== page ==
Competition is always a good thing. It forces us to do our best. A monopoly renders people complacent and satisfied with mediocrity.Nancy Pearcey
As Nancy Pearcey said, competition has been at the heart of most company’s objectives, and even more so as the world has become increasingly globalized. Many of us might have already had to tackle such questions as how to retain new talent, how to be more creative, how to get ahead in the market – and the list goes on. All of these mind-bending questions deal with one thing: success in an increasingly brutal arena . However, although we repeatedly hear about competition, companies’ responses have often been to increase production, pile on the pressure, and, oddly, put little to no emphasis on collaboration and connection.
While finding a competitive advantage is a common objective for various business administrations, we rarely hear discussions about finding a collaborative advantage – and yet, it’s crucial in a completely connected world like ours. There are many examples of how multi-level collaboration – made possible by cross-departmental projects – has helped increase the overall productivity and business of a company. By adopting a two-tiered vision of staying competitive while being more collaborative, ideas travel swiftly and fluidly within a company which increases employees’ efficiency and creativity. All of this happens without tapping into outside expertise. In short, to innovate and to compete, we need to collaborate.
Competitiveness today is directly related to what the CEO of Cotential, Erica Dhawan, describes in her bestselling book as connectional intelligence.
To understand what connectional intelligence is, let us take the example of Ron Wallace. Ron Wallace is the farmer who, in 2012, beat the record of the biggest pumpkin ever grown. It weighed in at over 2,000 pounds (1,000 kg). The question is: how did he do it? The answer is simple: by learning how to grow a pumpkin. Slowly but surely, he connected with a range of people, created a network, kept his community up-to-date on his findings and collaborated with scientists from all over the world. It took his capability to combine the world’s diversity of people, networks, resources and disciplines, and of forging connections on a global scale to create unprecedented value and meaning: in short, it took connectional intelligence.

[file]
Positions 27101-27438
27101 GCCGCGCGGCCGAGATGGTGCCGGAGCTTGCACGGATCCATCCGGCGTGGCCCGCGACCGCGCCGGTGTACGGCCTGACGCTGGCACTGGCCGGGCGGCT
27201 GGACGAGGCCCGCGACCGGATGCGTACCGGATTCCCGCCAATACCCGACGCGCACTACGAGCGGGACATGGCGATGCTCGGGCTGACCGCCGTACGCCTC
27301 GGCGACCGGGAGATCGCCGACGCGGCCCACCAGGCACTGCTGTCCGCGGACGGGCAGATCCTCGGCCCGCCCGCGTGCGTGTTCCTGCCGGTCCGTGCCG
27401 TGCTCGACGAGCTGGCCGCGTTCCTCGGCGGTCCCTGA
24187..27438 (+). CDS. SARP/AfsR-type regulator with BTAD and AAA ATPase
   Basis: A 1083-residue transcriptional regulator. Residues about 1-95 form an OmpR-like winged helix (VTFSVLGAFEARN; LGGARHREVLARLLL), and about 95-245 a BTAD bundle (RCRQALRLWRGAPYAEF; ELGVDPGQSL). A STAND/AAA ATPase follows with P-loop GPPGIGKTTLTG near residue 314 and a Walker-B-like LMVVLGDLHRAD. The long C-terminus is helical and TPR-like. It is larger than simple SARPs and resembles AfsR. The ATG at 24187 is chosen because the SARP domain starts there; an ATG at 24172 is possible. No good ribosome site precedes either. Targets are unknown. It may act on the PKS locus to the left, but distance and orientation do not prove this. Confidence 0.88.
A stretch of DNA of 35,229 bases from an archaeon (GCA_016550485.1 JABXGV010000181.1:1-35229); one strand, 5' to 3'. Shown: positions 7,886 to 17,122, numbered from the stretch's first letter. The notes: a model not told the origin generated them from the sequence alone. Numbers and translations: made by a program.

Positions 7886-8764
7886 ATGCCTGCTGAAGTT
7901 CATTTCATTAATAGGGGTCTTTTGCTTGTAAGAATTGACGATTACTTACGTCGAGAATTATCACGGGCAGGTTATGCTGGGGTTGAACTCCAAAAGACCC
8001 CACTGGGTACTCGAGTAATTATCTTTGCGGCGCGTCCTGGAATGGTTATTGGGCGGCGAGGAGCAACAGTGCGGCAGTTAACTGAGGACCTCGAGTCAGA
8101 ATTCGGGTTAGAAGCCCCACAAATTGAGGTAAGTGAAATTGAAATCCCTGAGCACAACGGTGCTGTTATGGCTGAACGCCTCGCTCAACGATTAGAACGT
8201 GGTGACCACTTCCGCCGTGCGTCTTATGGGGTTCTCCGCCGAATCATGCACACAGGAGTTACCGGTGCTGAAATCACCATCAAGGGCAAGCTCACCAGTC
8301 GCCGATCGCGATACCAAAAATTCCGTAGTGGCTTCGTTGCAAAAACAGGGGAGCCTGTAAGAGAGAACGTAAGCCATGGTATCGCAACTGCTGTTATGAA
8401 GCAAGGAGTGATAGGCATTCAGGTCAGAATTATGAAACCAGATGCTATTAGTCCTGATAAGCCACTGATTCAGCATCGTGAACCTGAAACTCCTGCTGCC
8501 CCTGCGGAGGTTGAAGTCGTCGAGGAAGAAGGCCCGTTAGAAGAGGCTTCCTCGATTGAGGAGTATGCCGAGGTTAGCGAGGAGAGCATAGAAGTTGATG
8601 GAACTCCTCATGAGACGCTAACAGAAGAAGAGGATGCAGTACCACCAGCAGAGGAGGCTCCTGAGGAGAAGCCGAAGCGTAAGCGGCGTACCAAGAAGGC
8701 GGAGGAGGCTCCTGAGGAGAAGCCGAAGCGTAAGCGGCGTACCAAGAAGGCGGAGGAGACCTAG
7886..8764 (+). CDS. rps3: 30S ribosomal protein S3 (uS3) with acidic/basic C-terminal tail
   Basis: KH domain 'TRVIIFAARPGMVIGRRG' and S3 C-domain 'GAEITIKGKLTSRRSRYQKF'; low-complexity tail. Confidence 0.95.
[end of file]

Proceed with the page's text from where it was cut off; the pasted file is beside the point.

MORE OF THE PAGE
Of course, we might be tempted to say that this concept is very abstract. After all, it’s one thing to know we need to have something, but quite another to acquire it. There are 5 golden keys to accessing to our connectional intelligence. They are the 5 Cs:
- Curiosity, the ability to ask new questions and gain new perspectives,
- Courage, the ability to spark diverse conversations despite forces that aim to silence or control,
- Combination, the ability to bring different ideas together to create an entirely new concept,
- Community, the ability to unite people, spark new ideas and develop care and understanding,
- and Combustion, the ability to combine the first 4 keys to mobilize your diverse networks to pursue your goals.
Connect and Create!
Networking is the basis of connecting. For years, networking has been seen as a career-related activity, even a chore set aside for certain occasions, but this was a counterproductive way of using such a skill. There are actually many ways we can network, and we can do so without having to develop a whole set of techniques. Just by reaching out to other people from departments you are not familiar with, you open yourself to new ways of thinking, and therefore, broaden your mind and your ability to problem-solve.
By now we can agree that networking is a viable, long-term solution, but how can it be useful in the short-term or in an emergency? Nothing suggests that connecting will have long-term effects, and yet it does. Take the example of the well-known brand Oreo. During the blackout at the Super Bowl in 2013, Oreo was the first brand to respond. Within a matter of minutes the company posted a clever response on Facebook and Twitter featuring an Oreo cookie with the caption, “You can still dunk in the dark”. By doing so, they generated a wave of “likes” and an increase in product consumption.
So how is this relevant? Well, if it wasn’t for the collaborative approach Oreo had taken prior to the 2013 Super Bowl, teaching its employees to collaborate and come up with ideas within a limited time, it would never have been able to achieve what it did that night. Oreo was able to overcome one of the biggest challenges a company can encounter – promoting a product within a very limited amount of time. They not only did so admirably, but were also able to create a new business approach and won the best Super Bowl advertisement of the year.
By understanding the logic of internal collaboration, you will have the keys to foster new business solutions, solve problems more efficiently and increase the skills of your workforce. Furthermore, with this competitive edge your company will have the potential to set itself apart from the crowd. And remember, it isn’t the sheer amount of collaboration that counts. Never let quantity trump quality – good, fruitful communication is the key to successful collaboration and to harnessing the potential of connectional intelligence.